Here you have 10 terms due to the bearing rate change (from 0.01 to 0.1). However, if you assume stepwise increments, there should be 9 terms with the last one being 0.09. Indeed, in your calculation in the previous quote, for time +1 the rate change did not make a contribution, for time +2 the contribution was 0.01, for time +3 it was 0.01 + 0.02.

If we assume that the bearing rate, which I denoted $\displaystyle \omega$, changes continuously, let's see how it depends on time.

Initially it is $\displaystyle b$ and then it grows linearly with $\displaystyle t$, so at time $\displaystyle t$ it becomes $\displaystyle b+ct$. The actual bearing is the shaded area under the graph (e.g., when $\displaystyle c = 0$, it is just $\displaystyle bt$). The triangle area is $\displaystyle ct^2/2$ (half of a rectangle with sides $\displaystyle t$ and $\displaystyle ct$), so the shaded area is $\displaystyle bt + ct^2/2$. Therefore, the bearing at time $\displaystyle t$ is $\displaystyle a+bt+ct^2/2$.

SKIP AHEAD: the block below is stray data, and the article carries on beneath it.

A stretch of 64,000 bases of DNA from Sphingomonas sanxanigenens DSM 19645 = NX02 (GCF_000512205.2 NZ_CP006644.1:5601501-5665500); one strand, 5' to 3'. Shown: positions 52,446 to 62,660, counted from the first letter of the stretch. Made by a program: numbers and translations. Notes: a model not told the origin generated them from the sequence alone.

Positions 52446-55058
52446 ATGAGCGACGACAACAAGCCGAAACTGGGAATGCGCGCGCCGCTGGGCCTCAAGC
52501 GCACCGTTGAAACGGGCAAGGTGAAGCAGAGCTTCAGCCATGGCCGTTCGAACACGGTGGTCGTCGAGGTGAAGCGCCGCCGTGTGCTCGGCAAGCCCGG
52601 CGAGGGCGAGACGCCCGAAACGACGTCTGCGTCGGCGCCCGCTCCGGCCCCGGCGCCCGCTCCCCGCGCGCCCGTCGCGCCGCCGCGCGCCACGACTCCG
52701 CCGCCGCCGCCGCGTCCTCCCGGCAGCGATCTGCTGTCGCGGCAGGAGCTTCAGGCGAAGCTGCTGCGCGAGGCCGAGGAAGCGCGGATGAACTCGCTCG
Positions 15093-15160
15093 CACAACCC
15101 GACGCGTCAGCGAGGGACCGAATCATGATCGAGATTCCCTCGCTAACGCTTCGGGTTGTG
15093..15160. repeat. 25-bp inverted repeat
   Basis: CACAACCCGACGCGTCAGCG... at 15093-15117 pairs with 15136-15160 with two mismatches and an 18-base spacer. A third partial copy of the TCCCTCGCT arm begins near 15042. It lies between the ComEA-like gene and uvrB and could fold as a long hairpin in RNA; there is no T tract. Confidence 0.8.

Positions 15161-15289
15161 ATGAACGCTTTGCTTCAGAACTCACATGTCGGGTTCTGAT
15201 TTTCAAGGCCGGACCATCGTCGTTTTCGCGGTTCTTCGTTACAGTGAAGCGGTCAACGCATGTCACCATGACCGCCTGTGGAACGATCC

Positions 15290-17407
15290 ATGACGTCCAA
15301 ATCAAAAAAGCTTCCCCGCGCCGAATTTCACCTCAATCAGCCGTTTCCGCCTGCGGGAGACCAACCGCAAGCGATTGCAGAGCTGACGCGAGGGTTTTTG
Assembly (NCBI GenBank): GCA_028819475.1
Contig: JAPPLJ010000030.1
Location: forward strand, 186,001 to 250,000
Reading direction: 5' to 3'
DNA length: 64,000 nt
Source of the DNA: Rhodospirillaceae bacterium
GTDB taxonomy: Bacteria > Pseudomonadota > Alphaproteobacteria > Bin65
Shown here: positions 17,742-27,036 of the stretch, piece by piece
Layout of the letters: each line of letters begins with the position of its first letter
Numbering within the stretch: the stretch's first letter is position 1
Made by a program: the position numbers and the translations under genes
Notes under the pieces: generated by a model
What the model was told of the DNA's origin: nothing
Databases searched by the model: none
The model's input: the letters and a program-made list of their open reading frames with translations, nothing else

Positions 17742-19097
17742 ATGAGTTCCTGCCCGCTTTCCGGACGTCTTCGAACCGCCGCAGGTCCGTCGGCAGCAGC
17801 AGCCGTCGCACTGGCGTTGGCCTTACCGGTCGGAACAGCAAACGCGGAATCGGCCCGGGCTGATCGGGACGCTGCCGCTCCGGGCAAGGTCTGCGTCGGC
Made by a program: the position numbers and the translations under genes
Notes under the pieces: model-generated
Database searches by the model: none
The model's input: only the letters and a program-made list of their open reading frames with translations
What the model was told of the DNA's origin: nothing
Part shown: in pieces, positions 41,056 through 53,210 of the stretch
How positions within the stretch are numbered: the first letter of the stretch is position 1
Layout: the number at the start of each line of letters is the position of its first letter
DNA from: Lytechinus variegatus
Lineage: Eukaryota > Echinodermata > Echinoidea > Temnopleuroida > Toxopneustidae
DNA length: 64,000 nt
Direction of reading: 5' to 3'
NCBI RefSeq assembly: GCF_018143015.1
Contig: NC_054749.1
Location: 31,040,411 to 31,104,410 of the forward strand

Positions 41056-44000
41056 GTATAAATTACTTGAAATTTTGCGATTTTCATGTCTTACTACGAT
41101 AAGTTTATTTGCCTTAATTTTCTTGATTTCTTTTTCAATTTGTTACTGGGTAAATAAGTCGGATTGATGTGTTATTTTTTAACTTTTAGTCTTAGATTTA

If you insist on stepwise increment to the bearing rate, then you can use

the formula for the sum of arithmetic progression: $\displaystyle c+2c+\dots+ (t-1)c=c(1+2+\dots+t-1)=c(t-1)t/2$ when $\displaystyle t$ is an integer and $\displaystyle t>0$. Then the bearing at time $\displaystyle t$ is $\displaystyle a+bt+c(t-1)t/2$.